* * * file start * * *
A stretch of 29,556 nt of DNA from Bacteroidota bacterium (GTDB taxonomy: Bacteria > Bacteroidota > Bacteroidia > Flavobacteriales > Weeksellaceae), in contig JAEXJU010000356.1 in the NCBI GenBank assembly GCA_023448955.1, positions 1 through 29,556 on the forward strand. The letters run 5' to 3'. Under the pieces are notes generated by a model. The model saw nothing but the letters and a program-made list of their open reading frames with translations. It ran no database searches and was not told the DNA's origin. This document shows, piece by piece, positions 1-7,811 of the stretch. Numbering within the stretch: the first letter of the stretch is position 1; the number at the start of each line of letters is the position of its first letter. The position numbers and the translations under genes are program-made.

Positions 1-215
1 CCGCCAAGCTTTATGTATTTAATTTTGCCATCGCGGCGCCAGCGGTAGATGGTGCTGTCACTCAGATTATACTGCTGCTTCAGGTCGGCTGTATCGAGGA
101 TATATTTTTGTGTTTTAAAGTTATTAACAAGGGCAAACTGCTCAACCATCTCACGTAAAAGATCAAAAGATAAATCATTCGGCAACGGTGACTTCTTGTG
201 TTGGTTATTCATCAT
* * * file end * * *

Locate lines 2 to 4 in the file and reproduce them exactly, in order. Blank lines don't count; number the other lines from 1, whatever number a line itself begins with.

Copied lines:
Positions 1-215
1 CCGCCAAGCTTTATGTATTTAATTTTGCCATCGCGGCGCCAGCGGTAGATGGTGCTGTCACTCAGATTATACTGCTGCTTCAGGTCGGCTGTATCGAGGA
101 TATATTTTTGTGTTTTAAAGTTATTAACAAGGGCAAACTGCTCAACCATCTCACGTAAAAGATCAAAAGATAAATCATTCGGCAACGGTGACTTCTTGTG